I am a terrible writer. Not because I can’t construct a sentence or create breathing characters or weave a plot with as many twists and intricacies as a Turkish rug. Actually, I’m pretty good at those things (most of the time… I think). What I’m God-awful horrendous at is the whole process of writing. Inspiration burns brighter and hotter than nuclear fusion one minute and then fizzles the next, I work slowly and constantly backspace what I’ve just written because, dammit, it’s just not quite good enough – and do you know what?Maybe that’s because I’m just not quite good enough. Fear bullies me at every single stage of the process – which is crazy, because writing is something I absolutely love. If I’m not doing it, I’m miserable (and as a result, tend to make those around me equally as miserable…).
I picked up Big Magic because I wanted a little creative liberation – and I wasn’t disappointed. Once I cracked the spine, I finished it in two days. The book essentially tackles the issues and insecurities artists face from the conception of an idea, right through to realisation. Even though a lot of what Liz says is stuff that I think I already knew, really deep down, I needed to hear it – and she packages those lessons in such beautiful stories (from her own journey and those of close friends and colleagues) that writers and artists can relate to and understand in fluid, clear prose. It’s tough love, with a sympathetic voice.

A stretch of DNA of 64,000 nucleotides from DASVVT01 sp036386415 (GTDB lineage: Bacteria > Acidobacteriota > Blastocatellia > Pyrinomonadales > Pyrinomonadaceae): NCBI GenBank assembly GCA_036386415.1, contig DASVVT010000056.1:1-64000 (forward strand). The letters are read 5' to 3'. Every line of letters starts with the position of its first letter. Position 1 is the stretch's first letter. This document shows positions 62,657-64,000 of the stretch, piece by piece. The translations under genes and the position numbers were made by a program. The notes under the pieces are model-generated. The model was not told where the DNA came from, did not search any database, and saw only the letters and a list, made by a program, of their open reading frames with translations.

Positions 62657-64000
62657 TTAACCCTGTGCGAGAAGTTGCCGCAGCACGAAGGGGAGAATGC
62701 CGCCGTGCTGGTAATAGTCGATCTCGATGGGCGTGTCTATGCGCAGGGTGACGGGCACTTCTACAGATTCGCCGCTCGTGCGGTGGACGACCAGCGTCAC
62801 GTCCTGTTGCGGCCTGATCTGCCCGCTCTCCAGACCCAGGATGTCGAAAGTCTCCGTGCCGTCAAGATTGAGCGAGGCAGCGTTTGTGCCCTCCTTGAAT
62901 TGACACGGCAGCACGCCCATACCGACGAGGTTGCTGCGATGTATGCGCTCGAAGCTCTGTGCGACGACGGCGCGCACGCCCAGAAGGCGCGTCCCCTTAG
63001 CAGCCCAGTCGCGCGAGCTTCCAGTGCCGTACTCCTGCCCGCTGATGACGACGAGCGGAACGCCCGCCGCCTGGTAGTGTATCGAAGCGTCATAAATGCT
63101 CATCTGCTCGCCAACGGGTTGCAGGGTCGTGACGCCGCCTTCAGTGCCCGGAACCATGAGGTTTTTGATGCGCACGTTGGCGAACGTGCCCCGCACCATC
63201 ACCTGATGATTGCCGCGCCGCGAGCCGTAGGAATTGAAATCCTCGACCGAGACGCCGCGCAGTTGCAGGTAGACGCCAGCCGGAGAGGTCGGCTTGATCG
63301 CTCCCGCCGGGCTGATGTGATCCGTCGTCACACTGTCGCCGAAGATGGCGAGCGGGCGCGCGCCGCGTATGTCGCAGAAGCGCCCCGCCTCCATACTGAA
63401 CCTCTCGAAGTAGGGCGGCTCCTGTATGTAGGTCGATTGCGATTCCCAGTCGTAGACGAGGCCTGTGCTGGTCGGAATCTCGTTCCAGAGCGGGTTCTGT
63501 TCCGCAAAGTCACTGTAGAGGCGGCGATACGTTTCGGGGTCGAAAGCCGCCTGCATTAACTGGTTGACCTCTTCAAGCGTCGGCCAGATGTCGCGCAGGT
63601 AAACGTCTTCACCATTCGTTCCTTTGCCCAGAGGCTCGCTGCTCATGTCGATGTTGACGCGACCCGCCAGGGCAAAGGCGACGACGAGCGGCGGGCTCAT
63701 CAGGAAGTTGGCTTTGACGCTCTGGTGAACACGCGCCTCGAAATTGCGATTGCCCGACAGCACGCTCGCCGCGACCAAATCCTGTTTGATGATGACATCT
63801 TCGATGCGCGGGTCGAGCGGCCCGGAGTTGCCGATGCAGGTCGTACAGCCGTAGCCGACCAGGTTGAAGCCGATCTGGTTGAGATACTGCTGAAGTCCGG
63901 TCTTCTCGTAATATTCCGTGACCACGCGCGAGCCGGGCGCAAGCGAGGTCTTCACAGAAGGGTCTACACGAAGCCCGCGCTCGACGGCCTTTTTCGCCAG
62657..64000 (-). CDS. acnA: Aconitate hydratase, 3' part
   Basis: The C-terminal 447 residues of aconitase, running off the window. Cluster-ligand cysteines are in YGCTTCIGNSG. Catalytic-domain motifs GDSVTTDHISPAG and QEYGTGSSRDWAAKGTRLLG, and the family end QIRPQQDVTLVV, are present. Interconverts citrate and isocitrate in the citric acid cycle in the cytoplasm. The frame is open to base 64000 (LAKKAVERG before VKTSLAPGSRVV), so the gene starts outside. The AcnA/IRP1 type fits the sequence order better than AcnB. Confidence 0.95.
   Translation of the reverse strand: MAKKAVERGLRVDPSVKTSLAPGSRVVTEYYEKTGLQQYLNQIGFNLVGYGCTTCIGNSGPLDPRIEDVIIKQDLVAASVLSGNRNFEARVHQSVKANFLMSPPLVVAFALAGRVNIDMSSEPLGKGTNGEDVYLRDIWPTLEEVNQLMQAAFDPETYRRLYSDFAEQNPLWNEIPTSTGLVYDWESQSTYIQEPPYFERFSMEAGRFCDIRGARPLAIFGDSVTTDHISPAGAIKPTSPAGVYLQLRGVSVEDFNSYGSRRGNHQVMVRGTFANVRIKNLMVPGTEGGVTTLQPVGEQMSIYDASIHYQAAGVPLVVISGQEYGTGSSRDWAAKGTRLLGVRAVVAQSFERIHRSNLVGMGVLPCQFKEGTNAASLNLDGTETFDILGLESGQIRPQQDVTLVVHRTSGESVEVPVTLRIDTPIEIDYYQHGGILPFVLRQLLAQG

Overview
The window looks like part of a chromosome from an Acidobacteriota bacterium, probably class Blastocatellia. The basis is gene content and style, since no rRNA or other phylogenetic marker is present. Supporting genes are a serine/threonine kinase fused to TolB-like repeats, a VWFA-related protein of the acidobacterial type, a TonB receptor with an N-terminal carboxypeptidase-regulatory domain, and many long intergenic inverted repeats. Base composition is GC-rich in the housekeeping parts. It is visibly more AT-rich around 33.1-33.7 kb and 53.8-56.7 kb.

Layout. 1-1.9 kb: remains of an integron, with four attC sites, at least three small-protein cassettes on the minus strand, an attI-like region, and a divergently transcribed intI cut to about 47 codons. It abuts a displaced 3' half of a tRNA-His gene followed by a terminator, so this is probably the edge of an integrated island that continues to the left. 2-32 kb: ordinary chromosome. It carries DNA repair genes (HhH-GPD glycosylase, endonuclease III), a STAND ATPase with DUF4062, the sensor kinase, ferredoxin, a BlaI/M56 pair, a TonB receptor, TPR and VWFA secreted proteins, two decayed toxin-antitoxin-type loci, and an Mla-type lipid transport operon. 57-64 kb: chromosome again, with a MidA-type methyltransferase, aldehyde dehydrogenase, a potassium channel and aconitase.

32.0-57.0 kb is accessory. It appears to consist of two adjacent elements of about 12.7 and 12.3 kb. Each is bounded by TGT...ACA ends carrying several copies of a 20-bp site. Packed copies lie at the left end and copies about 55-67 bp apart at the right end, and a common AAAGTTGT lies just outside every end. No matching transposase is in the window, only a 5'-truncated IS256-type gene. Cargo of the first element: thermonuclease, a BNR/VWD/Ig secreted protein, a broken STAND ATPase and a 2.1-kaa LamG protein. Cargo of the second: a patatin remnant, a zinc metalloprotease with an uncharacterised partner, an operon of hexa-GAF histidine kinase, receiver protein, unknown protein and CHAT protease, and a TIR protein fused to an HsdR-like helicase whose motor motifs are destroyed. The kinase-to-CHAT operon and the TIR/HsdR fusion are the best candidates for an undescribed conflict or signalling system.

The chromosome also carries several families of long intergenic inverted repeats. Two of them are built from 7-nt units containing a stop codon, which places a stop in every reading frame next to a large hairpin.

You can probably tell, I loved it. If you’re in danger of becoming a ‘tortured artist’ then you need to read this. I loved Liz’s firm, yet calming tone and I feel like the things she had to say really changed how I’ll approach my next book. I’m in discussions with an idea and I’ve pleaded with it not to leave me just yet… Do you think ideas understand how stressful moving house is?